Welcome to my 2nd Sunday of Easter 2020 Message!
But Thomas (who was called the Twin), one of the twelve, was not with them when Jesus came. So, the other disciples told him, ‘We have seen the Lord.’ But he said to them, ‘Unless I see the mark of the nails in his hands and put my finger in the mark of the nails and my hand in his side, I will not believe.’ (John 20:24-25)
Early one morning my friend, who was a Greek Orthodox priest, called to ask if I would visit a family whose son was having open heart surgery that day. He would have gone himself, but he was out of town for a funeral. I went to the hospital, prayed for the boy, and stayed with the family until their son had successfully come through the procedure.
Seven years later I was at the pool of the hotel where I had a gym membership. There was family there that I recognized, but couldn’t place them. When one of the boys got out of the water, I saw a large scar on his chest. That boy’s scar helped me to identify that family.
On the first Easter night, Jesus came back to the disciples and showed them His wounds. Thomas, though, wasn’t with them for that visit, and when he returned the disciples told him that Jesus had been raised from the dead. Instead of rejoicing with them, he said, “Unless I see the marks of the nails in his hands…, I will not believe.” A week later, Jesus stood among them and said, “Thomas, ‘Put your finger here and see my hands.’” At that moment, Thomas said, “My Lord and my God!” Thomas recognized Jesus by His wounds.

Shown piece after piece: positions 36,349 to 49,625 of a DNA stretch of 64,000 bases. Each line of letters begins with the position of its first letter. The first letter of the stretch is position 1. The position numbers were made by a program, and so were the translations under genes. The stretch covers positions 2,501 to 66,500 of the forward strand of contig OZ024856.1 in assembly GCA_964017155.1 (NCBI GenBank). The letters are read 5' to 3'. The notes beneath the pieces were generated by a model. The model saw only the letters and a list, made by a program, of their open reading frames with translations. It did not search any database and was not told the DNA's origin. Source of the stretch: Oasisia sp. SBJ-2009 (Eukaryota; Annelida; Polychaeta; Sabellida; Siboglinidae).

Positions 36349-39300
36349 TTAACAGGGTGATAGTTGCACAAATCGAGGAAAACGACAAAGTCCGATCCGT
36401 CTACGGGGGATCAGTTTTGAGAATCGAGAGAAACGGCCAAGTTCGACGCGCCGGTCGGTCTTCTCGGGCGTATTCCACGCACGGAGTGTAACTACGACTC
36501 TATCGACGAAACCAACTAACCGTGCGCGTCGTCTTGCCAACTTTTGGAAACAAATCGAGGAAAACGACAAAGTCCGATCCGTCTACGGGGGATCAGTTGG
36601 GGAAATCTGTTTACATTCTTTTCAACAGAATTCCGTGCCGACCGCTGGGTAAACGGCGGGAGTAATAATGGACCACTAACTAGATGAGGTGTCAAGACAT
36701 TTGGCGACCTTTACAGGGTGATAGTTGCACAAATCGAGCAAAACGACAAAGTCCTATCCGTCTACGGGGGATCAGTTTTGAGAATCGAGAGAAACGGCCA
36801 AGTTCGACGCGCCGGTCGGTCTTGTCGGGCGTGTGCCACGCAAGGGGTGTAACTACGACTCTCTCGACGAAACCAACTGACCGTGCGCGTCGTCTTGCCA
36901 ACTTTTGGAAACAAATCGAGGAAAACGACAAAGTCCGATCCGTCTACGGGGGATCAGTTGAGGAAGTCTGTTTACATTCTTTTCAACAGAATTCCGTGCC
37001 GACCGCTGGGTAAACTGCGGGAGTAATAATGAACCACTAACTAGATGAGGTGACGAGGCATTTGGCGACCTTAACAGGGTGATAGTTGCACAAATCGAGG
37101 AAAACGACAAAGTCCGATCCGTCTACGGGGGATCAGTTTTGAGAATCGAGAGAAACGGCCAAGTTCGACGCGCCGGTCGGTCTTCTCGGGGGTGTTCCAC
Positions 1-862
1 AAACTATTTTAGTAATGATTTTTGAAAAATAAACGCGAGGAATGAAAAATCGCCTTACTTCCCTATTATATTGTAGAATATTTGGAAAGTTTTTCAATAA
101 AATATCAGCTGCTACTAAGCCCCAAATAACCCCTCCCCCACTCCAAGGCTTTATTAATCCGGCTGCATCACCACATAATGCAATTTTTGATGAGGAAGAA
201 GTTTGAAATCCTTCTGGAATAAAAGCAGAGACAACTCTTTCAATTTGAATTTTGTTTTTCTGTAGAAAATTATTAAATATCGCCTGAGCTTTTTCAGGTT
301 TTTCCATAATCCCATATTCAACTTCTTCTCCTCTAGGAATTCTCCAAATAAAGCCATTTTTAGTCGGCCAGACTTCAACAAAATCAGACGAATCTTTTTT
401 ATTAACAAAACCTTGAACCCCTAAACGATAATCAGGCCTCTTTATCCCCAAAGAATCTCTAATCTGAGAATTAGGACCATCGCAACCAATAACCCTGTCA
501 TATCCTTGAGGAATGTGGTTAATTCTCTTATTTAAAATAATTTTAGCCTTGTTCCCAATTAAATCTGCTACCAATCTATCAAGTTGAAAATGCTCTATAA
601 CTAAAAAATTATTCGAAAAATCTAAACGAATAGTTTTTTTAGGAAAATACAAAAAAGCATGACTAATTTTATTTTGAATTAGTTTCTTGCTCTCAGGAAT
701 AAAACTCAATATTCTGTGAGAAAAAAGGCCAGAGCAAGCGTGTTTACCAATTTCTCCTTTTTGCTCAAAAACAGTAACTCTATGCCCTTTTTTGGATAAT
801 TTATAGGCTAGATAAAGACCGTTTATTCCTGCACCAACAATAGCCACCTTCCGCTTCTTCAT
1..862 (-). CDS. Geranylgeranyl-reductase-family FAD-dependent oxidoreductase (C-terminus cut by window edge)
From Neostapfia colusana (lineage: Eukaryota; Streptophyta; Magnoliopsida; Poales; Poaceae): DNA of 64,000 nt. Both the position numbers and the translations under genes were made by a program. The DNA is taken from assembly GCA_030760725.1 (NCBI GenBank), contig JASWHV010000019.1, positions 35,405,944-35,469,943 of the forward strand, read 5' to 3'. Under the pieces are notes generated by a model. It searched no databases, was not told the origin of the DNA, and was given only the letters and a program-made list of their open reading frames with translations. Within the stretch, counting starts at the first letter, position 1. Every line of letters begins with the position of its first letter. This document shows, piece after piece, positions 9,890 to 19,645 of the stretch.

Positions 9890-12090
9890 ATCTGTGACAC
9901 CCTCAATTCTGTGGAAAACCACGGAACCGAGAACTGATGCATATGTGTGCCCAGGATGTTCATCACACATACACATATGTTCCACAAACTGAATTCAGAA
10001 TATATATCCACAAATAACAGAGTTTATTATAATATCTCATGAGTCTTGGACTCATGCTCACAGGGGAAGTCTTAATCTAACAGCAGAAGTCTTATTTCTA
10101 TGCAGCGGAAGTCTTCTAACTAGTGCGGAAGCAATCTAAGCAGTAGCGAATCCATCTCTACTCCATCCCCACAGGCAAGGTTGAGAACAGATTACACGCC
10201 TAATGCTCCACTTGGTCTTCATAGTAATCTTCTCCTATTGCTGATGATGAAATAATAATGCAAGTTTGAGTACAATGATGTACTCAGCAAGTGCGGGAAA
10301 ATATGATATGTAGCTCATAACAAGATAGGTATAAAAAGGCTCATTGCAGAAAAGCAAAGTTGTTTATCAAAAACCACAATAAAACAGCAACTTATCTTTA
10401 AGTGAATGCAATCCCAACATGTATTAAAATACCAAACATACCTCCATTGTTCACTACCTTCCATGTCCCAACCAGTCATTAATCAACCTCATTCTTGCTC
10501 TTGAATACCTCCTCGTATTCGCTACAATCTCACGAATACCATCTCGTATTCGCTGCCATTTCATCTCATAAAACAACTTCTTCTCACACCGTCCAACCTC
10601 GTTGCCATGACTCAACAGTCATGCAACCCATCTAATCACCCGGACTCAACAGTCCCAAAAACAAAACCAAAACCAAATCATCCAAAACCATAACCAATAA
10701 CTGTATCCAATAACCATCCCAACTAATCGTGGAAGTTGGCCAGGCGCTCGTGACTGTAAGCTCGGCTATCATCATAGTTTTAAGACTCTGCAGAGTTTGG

Those I often felt most connected to during my many years of ministry have been those who shared their wounds with me. These people trusted me enough to not judge them, and I believe they were hoping and praying that I might be able to apply the grace of Jesus to how they were hurting or struggling or grieving.
We are living in a wounded world right now. Lives have been lost, and more will be. Businesses are tanking, and some may never recover. Jobs are gone, and the bills are piling up. Even though so many things are being lost, our faith will not be lost if we hold onto the hope that Jesus knows our wounds, sees our wounds, and touches our wounds.
Jesus wants us to apply the grace of His wounds to where we are hurting, grieving, and struggling. His wounds are the balm our wounds need to heal. Jesus also wants us to apply the grace of His resurrection to all the challenges we’re facing during this epidemic. His risen life is the balm of hope we need to carry on with courage and resilience.
Thomas came to know Jesus through seeing the wounds of His Lord and God. We can come to know Jesus more deeply as our Lord and God when we hold onto the hope that there are no wounds, no losses, no struggles that He doesn’t know and will not share with us.
- What do you need Jesus to see, know, and touch in your life right now?
- How can Jesus’ wounds serve as balm to your own struggles?
- How do you need the Risen Jesus to be lifting you up during this crisis?
One thought on “2nd Sunday of Easter 2020”
“The Balm of Jesus”
Oh what comfort and joy to hear your inspired sermons once more.
With gratitude and respect,